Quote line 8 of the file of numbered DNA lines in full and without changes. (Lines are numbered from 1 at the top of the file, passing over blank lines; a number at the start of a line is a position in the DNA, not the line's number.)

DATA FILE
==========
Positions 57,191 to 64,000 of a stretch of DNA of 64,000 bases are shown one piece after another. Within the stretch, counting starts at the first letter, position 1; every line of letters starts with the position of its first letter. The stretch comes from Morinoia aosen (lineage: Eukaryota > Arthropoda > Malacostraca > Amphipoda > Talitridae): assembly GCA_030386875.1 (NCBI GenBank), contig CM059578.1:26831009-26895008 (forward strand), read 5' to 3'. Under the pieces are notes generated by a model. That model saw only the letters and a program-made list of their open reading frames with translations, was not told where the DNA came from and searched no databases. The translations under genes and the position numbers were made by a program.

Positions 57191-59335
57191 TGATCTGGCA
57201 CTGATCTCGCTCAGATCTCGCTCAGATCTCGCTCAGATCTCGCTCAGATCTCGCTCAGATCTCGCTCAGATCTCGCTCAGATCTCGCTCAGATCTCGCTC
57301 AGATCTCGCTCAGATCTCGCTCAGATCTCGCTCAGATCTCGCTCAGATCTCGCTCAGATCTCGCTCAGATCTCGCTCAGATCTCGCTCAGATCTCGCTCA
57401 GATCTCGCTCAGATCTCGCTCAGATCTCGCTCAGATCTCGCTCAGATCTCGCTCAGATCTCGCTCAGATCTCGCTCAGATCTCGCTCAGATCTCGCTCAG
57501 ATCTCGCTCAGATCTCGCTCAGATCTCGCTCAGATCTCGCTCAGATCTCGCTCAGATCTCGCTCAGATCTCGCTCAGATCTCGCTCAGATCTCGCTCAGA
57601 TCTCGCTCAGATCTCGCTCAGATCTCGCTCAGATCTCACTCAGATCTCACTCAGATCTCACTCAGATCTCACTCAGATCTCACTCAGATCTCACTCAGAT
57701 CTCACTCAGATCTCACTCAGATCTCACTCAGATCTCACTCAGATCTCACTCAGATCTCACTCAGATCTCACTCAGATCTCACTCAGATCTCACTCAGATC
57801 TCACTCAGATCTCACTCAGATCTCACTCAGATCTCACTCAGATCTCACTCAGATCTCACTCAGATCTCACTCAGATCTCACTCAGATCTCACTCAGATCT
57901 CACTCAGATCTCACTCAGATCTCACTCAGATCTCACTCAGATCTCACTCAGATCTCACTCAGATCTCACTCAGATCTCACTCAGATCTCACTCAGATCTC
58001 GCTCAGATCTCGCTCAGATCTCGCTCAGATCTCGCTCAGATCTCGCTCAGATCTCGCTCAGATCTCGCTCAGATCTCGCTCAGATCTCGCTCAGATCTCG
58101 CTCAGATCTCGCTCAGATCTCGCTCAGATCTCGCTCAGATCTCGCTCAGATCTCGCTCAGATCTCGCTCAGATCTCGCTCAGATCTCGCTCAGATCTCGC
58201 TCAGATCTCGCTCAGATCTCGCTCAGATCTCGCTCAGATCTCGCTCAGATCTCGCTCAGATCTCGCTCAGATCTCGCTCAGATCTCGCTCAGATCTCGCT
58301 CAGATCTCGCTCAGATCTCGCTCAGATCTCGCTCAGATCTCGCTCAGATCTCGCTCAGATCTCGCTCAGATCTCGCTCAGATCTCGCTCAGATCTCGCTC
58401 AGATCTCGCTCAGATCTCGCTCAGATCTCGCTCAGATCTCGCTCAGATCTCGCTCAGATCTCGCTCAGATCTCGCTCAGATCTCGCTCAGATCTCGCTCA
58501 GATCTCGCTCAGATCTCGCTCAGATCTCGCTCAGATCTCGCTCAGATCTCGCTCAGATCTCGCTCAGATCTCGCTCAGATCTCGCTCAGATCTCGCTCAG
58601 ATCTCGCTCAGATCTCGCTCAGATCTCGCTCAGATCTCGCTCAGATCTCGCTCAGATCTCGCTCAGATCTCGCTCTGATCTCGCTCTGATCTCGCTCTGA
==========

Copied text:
57601 TCTCGCTCAGATCTCGCTCAGATCTCGCTCAGATCTCACTCAGATCTCACTCAGATCTCACTCAGATCTCACTCAGATCTCACTCAGATCTCACTCAGAT